Figure 6a shows what the critical factors are, when looking at infrastructure, which influence risk perception. Interaction between different road users, i.e., active and passive play a critical role in the formation of the “Risky” risk perception. This might be noted as χ2(12) = 30.88, p = 0.002, Cramer’s V value = 0.115, and Kruskal–Wallis test value (3) = 1.467 and p-value = 0.69. This conclusion aligns with the “safety in numbers” effect by Fishman and Schepers [44], which states that the presence of cyclists increases safety and awareness, whereas other infrastructural features that directly influence cyclists’ risk perception, i.e., “sharp curves” and “road width”, are surprisingly considered less important. This conclusion is not in accordance with the belief that geometric features such as curvature and width are important to prevent accidents/injuries [45]. Geometry cannot be overlooked when designing intersections [19], intersection size, and bicycle lanes are positively associated with safety [46]. Features such as curvature, radius, width, and surface are considered to be critical for designing a cycling network and for comfort levels [18,47].
Figure 6b reveals the obstacles leading people not to cycle, considering different risk levels. Respondents who rated current infrastructure as “Risky” opted for “Dangerous intersections (N = 185, 53.31%)” and “Hilliness (N = 72, 20.74%)”. This means infrastructure, i.e., safety over intersections, is considered to be important. This may be noted in χ2(12) = 26.818, p = 0.008, Cramer’s V value = 0.107, and Kruskal–Wallis test value (3) = 8.285 and p-value = 0.04. While a gradual shift was noted among respondents who rated risk perception as “Safe”. A gradual increase was noted in the category “Hilliness (N = 117, 32.73%)”. It is interesting to see that users find “Hilliness” cognitively as “Safe”. This conclusion is in accordance with Strauss and Miranda-Moreno [29], who found that proximity toward intersections and the involvement of multiple types of vehicles causes accidents. To be noted is that only dangerous intersections have a mixed traffic involvement, which leads to increased exposure among active (motorized) or passive road users (VRUs), hence leading to an increased chance of involvement in maneuvering.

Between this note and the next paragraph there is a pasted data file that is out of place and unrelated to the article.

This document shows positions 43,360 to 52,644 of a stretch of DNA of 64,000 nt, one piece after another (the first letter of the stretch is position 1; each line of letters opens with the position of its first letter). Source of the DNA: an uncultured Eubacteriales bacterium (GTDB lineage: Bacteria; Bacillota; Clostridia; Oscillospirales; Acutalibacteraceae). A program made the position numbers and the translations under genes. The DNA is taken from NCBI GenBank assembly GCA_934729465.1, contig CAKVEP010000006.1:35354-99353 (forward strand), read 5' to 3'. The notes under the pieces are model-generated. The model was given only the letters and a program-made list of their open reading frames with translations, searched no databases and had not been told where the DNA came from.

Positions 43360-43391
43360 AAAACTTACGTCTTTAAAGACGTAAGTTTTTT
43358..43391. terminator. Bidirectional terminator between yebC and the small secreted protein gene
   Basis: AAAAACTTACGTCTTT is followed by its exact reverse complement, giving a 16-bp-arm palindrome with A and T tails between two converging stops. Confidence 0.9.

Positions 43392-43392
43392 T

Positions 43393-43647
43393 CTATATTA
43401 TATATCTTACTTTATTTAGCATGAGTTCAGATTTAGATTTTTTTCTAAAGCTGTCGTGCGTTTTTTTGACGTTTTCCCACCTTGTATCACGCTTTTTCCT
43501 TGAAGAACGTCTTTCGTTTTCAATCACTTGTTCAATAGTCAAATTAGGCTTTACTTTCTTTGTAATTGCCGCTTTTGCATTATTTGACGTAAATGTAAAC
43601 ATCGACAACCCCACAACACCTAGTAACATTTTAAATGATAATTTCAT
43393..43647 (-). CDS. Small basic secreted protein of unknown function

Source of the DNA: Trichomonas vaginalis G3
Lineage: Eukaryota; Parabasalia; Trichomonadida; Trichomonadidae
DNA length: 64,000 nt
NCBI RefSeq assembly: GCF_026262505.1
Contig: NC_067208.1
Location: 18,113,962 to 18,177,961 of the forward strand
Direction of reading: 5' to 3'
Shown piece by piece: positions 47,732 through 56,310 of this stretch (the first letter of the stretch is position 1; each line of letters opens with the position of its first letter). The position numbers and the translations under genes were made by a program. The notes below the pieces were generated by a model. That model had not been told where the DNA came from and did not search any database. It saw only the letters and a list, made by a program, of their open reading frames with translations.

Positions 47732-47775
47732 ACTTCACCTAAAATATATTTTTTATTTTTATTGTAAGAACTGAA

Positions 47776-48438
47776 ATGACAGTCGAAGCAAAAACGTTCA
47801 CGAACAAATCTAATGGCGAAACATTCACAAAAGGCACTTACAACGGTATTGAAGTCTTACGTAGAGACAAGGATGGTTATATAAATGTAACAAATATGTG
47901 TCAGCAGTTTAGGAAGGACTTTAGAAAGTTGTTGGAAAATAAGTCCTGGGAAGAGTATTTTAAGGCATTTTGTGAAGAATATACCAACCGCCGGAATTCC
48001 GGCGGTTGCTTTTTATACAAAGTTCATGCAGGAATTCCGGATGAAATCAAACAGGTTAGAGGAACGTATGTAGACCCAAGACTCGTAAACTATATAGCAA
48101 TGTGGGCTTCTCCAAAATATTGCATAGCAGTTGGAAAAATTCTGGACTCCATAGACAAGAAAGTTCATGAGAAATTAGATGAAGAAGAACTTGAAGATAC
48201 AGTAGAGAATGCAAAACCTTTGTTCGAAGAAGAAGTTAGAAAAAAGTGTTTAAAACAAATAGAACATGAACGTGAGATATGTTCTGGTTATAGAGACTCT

Figure 7a reflects Figure 4b in a more visually representative form. Figure 7b shows that “Shorter distances” are also associated with “Safe” risk levels, and a gradual shift was also observed from “Risky (N = 72, 20.74%)” to “Safe (N = 111, 31.09%)”. Moreover, a majority of participants (N = 246) rated “Coherent, effective infrastructure” systems as “Risky”, considering situations where cyclists find it the most important. The respondents tended to opt for “Coherent, effective infrastructure” among all conditions risky or safe. Thus, this is primarily a significant predictor that cyclists find important. In Figure 7b, the majority choose “Coherent, effective infrastructure (N = 482 for total), (N = 246 for Risky)” with a significant association and variation in medians for different risk levels. This means infrastructure, i.e., safety over intersections, is considered to be important. This may be noted in χ2(9) = 26.957, p = 0.001, Cramer’s V value = 0.108, and Kruskal–Wallis H test value (3) = 18.803 and p-value < 0.05.